3) The punishment was, in my opinion, cruel and unusual. If you've never been a victim of OC or tear gas it is extremely painful and is reminiscent of what I experienced being in a car accident;
4) Opportunity for presenting an expression of opposition to the policies under negotiation inside the compound was taken away by the use of chemical agents, which were used to keep the area near perimeter openings clear of people. The perimeter openings were the only place a protester had a chance of being seen or heard by FTAA participants.
5) Journalists alike were punished just for being present. This seems an attack on the press.
Prior encounters with police and soldiers tells me that this level of interaction is something different. These don't feel like police or infantry, but some kind of weirdly impersonal phalanx of human stink bugs (let's call them HSBs) that gives off its chemical detractant each time
you get too near.
There were times I attempted to interact individually with them, like when my car was trapped behind the lines, or when I wanted to leave the combat zone but was essentially surrounded (for a quarter hour) by cordons of HSBs. What I got for my efforts was defensive body language response and
The chemical agent response to protesters was planned, of course. It was generally in reply to taunts, perimeter approaches, perimeter breach attempts, and to the hurling of rocks or bottles, but sometimes it seemed just in response to people gathering near the perimeter.
About Protesters' Violence-
At no time did I feel threatened by "violent" protesters or their actions (although seeing a molotov cocktail preparation did cause me to move rapidly away.) I don't believe this is because I've spent time around protesters or have sympathies, it's because there really wasn't much of a threat.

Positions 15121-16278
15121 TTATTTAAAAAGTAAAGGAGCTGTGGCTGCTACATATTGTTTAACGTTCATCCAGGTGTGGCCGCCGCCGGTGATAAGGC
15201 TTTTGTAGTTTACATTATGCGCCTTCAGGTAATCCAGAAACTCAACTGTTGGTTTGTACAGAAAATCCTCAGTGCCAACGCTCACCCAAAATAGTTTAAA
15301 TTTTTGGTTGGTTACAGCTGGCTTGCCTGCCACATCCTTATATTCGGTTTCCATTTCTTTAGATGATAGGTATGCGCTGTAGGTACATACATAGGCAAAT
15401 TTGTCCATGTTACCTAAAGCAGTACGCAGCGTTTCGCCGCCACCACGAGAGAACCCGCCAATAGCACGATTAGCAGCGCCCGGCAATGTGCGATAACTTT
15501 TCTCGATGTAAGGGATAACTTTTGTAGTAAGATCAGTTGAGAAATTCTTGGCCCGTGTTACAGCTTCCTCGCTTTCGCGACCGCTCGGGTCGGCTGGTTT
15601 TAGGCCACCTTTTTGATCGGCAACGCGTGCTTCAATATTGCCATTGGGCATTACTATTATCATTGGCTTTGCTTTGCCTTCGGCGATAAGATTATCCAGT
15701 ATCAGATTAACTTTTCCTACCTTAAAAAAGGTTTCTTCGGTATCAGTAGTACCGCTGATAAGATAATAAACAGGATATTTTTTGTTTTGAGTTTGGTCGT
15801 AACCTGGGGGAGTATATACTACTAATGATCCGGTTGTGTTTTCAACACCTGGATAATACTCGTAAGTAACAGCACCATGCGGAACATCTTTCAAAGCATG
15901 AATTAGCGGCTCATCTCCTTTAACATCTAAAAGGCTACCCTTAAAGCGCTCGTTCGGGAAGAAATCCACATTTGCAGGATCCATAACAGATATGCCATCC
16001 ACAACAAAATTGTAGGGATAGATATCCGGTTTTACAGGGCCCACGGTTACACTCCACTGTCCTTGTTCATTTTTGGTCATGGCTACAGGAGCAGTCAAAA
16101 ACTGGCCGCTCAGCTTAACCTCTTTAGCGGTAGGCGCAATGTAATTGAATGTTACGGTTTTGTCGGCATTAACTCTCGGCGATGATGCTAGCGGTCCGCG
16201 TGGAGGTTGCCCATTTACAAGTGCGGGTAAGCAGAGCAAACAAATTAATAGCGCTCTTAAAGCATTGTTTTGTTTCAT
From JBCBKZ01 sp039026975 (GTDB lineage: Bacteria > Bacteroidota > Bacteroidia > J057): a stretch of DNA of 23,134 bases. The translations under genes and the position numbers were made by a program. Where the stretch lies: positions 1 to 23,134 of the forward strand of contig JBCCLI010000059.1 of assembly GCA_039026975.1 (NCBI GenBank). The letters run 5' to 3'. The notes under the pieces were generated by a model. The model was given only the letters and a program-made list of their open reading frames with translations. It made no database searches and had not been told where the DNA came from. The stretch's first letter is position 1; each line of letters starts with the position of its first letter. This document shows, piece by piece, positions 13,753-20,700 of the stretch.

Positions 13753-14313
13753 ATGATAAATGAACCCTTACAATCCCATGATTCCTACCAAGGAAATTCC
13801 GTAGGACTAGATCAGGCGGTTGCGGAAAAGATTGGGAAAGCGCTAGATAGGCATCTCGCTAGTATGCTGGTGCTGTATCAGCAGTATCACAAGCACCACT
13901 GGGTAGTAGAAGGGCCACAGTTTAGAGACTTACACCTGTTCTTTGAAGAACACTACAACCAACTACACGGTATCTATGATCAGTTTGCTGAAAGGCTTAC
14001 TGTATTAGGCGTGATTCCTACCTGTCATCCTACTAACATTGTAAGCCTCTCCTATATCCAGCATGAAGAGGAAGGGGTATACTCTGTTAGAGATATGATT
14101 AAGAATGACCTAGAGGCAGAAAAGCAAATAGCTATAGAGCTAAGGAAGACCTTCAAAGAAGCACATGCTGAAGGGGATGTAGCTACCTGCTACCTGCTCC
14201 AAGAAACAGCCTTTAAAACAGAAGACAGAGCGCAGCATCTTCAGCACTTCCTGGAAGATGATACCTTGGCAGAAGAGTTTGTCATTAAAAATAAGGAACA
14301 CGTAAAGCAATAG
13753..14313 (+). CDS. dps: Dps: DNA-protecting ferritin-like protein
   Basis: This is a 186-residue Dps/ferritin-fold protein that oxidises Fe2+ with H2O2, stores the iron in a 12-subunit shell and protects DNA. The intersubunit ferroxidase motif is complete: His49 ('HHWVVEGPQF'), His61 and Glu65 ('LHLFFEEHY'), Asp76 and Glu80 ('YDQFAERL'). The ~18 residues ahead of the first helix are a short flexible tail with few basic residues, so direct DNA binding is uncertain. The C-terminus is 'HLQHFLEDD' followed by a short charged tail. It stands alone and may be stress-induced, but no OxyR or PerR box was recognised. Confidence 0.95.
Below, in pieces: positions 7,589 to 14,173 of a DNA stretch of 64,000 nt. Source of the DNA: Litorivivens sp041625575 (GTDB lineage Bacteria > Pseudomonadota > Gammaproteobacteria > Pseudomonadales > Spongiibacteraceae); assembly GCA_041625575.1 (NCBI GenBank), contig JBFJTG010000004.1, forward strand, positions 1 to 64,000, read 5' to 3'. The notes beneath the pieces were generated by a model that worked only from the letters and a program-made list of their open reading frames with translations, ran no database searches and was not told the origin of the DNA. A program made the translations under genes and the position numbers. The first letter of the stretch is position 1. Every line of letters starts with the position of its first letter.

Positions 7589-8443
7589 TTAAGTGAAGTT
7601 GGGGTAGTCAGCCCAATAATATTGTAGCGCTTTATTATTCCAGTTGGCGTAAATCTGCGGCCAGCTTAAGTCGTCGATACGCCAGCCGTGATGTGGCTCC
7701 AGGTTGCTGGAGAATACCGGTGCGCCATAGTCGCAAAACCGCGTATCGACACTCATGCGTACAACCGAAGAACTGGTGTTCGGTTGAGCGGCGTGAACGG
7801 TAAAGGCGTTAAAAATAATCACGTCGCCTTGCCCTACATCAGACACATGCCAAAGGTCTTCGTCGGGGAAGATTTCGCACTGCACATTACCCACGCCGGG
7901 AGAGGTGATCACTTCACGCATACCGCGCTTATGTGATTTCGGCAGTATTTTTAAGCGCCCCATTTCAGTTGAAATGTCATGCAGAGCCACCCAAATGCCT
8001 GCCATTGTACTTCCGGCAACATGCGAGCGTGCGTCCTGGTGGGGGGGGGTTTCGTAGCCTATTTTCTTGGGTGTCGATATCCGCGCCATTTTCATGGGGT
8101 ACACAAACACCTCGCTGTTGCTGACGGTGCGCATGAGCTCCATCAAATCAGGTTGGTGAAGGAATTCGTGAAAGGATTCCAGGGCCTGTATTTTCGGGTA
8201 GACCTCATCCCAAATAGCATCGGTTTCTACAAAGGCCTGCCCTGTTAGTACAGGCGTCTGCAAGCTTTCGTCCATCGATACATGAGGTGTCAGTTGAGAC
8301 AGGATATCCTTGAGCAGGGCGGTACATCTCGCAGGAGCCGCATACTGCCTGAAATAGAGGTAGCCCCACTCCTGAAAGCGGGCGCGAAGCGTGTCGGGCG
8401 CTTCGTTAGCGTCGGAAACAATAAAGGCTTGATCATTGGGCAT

Much of the so-called "violent" action carried out by protesters was, in my estimation, largely symbolic.
- The dismantlement of a fence: what happens afterward, do you hand-fight through 100's of armed soldiers to say 'hi' to Chretien and Bush?
- The throwing of rocks and bottles: the soldiers were heavily armored and padded, it seemed to be taunting, unlikely to cause injury.
- The breaking of shop windows: symbolic, and, to me, tragically misguided. Harms innocent bystanders who do not share the same anti-capitalistic dogma, but quite possibly do share anti-"Free"Trade beliefs. Now they are angry toward protesters.
- The throwing of molotov cocktails: This, on the other hand, is very anti-pacifistic. It is a notch or two higher than what the securityforces did: flaming volatile liquids can immediately cause death,disfigurement etc. Killing or hurting one of them has no positive effect in the struggle against imperialism or whatever you're against. It simply becomes a news headline that works against protesters.
And, although the corporate media has begun to distinguish protesters into "violent" and "non-violent" groups, there is still (and probably always will be) a tendency on their part to lump all together for editorial and headline purposes, with the lasting effect of shaping public opinion.
peace and love,